German Easter Traditions
In Germany you will find that Easter is much more celebrated than in the United States. Alone the fact that it is a 4-holiday weekend makes that apparent.
The Easter celebrations are among the oldest, most traditional and unique celebrations in Germany. A myriad of differing regional traditions, Easter markets and special celebrations start weeks before the four day Easter weekend.
Many of the American Easter traditions, including egg decorating, Easter trees and Easter egg game and of course the chocolate Easter bunny were brought to America by German immigrants.
In preparation for Easter, towns decorate their fountains and trees with eggs and wind crepe paper around the branches.
On the Easter Eve bonfires are lit celebrating the new and getting rid of the old. Easter markets throughout the country exhibit Easter eggs and spring-themed local arts and crafts in surroundings from historic cities, castles to landscape parks. The markets last either a few weeks or a weekend and are a favorite leisure time for locals and tourists alike.
Being one of the oldest Easter Markets in Germany, the Haeferles Market in Nuremberg in Franconia is the first major event of the spring season. With over 80 booths in the middle of the historic city center, this market offers everything around the Easter holidays, from hand-painted eggs to wooden decorations.
Further to the north in the charming town of medieval Wolfenbuettel, about two hours from Frankfurt, the Easter market takes place in a royal surrounding. In the courtyard of the 18th century residence castle of the Guelphs in the city center, over 60 artists and craftsman from the region display their works on the weekend before Easter.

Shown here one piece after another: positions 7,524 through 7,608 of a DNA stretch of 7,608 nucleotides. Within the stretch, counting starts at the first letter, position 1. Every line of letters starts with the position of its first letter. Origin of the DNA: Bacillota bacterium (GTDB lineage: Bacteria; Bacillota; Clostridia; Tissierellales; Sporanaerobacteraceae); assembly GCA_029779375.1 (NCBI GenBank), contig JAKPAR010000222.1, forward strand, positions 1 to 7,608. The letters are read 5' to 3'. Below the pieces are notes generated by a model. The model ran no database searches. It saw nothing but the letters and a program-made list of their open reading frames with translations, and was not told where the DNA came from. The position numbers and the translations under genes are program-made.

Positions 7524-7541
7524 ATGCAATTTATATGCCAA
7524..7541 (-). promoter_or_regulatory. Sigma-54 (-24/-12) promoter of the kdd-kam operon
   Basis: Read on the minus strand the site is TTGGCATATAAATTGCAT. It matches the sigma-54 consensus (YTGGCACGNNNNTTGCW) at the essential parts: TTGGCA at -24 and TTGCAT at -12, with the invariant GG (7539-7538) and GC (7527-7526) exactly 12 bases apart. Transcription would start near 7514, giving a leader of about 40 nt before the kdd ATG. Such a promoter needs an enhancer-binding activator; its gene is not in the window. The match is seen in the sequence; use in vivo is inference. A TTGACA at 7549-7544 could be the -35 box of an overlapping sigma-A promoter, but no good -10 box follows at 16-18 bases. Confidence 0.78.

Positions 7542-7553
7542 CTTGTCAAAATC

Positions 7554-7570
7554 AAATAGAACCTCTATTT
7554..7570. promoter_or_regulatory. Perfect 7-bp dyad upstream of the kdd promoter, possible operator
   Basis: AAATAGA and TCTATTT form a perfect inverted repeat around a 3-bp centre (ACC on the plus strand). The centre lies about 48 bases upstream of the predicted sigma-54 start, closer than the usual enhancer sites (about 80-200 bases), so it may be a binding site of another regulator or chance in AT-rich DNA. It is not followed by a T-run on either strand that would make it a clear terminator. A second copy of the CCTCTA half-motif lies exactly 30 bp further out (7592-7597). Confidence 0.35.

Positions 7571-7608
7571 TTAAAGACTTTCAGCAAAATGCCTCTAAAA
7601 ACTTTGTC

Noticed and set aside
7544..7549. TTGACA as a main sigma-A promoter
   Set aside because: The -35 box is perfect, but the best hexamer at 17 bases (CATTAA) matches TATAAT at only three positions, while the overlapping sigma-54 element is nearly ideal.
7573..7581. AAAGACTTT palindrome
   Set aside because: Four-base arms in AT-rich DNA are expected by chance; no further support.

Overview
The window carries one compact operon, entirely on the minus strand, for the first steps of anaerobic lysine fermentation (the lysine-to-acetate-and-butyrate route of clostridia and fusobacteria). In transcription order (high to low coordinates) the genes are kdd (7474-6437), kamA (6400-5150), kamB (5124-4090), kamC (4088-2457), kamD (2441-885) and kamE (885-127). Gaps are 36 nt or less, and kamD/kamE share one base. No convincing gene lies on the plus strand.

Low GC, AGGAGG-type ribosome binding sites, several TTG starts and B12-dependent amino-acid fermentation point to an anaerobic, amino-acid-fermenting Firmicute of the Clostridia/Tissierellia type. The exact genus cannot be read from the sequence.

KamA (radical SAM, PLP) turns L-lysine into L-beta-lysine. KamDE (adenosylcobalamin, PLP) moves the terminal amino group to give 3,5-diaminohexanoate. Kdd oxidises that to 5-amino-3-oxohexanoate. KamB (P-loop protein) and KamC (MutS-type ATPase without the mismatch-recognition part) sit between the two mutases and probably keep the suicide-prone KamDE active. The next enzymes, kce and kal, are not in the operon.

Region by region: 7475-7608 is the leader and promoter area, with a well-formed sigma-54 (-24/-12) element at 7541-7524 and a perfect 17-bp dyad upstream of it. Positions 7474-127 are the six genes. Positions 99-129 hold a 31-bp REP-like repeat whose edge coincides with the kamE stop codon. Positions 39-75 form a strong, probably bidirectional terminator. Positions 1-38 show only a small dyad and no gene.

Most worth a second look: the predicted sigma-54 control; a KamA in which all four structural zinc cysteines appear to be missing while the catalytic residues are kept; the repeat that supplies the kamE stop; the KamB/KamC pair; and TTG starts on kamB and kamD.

Then, on Easter Saturday a huge rabbit emerges from an enormous nest and distributes candy to the children. The festivities are closely followed by a duck race whereby the ducks are thrown into the river and race to the other side.
One of the largest Easter Egg Fairs in Germany takes place the beautiful landscape park Luisenpark in Mannheim. The International Easter Egg Market at Mannheim’s Baumhainhalle hosts over 40 artists from Germany, Russia, France, Switzerland and Hungary.
A very special Easter culture exists in eastern Germany near the border with Poland.
The Sorbs, a Slavic minority that has lived for generations in this area called Lusatia, celebrate Easter with a parade called the “Kreuztritt” (Cross Walk) on Easter Sunday.
The men of the village dressed in traditional costumes of black jackets and top hats, ride horses in a circle from town to town announcing the resurrection of Christ.
The Sorbs also are masters in the art of Easter egg painting. Sorbian artists from all over the region exhibit their skills during the Lenten season. The Egg Rolling and colorful Easter Market on Easter Sunday are wonderful highlights during the Easter weekend.